This piece first appeared in The Detroit News and has been republished with permission.
We do not lack these days for choice in the media marketplace. Multiple streaming services. Too many Twitter opinions. Countless YouTube videos. We often feel overwhelmed with so many options. But a recent court opinion threatens that diversity.
The case involves Lorie Smith, a website designer who started her own web-design firm to gain more freedom than the corporate world offered. As her own boss, Smith began pursuing projects she believed in: creating websites to help small businesses, nonprofits and churches.
As a Christian, it was natural that she wanted to begin creating websites for weddings -- ceremonies with deep religious significance to her. And just as she did for other types of websites, she wanted her wedding websites to promote content consistent with her values. That meant content promoting marriage between one man and one woman.
But that freedom went too far for Colorado. A state public accommodation law requires Smith to design and publish websites celebrating same-sex weddings because she offers to create websites celebrating opposite-sex weddings. Unable to speak messages contrary to her faith, Smith challenged the law for violating her First Amendment rights.
And a federal appellate court largely agreed with her. The court said that Smith's websites were protected speech under the First Amendment, and that Colorado's law singles out and targets her views on marriage for punishment by forcing her to promote ideas that she disagrees with. So far so good.
The court even conceded -- as Colorado officials admitted -- that Smith doesn't discriminate against anyone. She serves her clients of all different backgrounds regardless of who they are, including LGBT persons. She merely chooses the websites she creates based on their content, not who asks for them.
We don't force atheists to create websites promoting Christianity or Muslims to create websites promoting Judaism. This shouldn't be any different.
But despite all this, the court ultimately ruled 2-1 against Smith, saying Colorado could override her First Amendment rights, target her views and force her to speak messages she disagreed with. Why? Because Smith's one-person design studio had somehow created a monopoly.
While many other designers could create websites like Smith's, no other designer in America could create websites exactly like Smith's. So the state could justifiably force Smith to profess the state's preferred views to ensure the people could obtain access to her "unique" expression.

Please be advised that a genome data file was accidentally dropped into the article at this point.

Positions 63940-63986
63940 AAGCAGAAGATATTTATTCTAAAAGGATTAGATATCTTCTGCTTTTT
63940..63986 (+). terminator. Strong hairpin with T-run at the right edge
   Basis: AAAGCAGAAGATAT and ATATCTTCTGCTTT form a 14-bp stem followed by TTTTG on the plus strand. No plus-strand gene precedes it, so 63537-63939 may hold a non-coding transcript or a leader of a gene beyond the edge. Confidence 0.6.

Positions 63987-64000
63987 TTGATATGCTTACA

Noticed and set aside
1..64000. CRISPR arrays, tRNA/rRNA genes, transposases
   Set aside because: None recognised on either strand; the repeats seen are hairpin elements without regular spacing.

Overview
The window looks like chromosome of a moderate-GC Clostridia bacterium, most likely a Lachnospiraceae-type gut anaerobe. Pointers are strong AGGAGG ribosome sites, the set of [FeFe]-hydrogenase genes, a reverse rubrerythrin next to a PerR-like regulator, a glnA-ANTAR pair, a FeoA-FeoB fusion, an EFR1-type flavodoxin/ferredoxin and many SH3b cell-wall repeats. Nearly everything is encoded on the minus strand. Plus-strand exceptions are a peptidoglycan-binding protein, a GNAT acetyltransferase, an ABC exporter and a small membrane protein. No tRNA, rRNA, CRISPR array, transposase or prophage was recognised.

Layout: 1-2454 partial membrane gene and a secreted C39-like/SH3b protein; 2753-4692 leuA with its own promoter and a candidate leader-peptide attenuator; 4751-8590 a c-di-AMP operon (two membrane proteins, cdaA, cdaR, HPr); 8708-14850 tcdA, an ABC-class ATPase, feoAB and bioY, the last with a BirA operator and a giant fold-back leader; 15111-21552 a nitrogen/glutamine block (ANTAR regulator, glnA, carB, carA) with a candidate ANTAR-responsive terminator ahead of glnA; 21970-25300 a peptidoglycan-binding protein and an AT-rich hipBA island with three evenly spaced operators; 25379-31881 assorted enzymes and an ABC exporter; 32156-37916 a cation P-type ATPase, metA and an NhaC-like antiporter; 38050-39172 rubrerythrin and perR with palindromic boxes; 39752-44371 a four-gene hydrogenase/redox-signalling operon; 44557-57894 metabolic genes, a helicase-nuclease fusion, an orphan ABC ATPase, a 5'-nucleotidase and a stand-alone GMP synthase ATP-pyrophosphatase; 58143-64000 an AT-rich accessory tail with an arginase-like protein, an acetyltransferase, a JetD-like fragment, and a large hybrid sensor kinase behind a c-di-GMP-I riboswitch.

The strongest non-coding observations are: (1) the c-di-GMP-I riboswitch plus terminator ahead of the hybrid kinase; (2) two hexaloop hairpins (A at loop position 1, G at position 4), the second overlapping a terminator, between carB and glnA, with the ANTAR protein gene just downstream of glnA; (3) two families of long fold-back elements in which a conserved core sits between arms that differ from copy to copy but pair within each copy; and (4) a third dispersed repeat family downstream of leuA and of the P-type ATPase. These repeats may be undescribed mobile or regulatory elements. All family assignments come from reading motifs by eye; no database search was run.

If that sounds like a stretch, it is. The dissenting judge called this decision "unprecedented," "novel" and "staggering" in its scope. The reason is obvious. If speakers become monopolies anytime they create something custom, then every speaker has become a monopoly. And if the state can override the First Amendment in this situation, then everyone's rights are on the chopping block.
But does the First Amendment really allow officials to force LGBT web designers to create websites criticizing same-sex marriage? Or force African American painters to create portraits celebrating the Ku Klux Klan? And it doesn't stop with individual artists.
Every newspaper, television and movie studio, publisher and online-content creator creates content unique to them. Do officials really have the power to force The New York Times to run Donald Trump's promotional ads? Or Fox News to air President Joe Biden's promotional material?
Forget your political leanings or whether you agree with Smith's view on marriage. Our right to choose what we say and what we celebrate transcends those debates. We all lose if the state can force any of us to speak contrary to our core convictions.
That is why Alliance Defending Freedom will be asking the U.S. Supreme Court to hear Smith's case and overturn the lower court decision. In our marketplace of ideas, it's a good thing when speakers offer unique perspectives and unique voices. Those unique voices deserve more protections, not less.
Let's hope the Supreme Court agrees and steps in to make sure the marketplace of ideas stays open for each of us.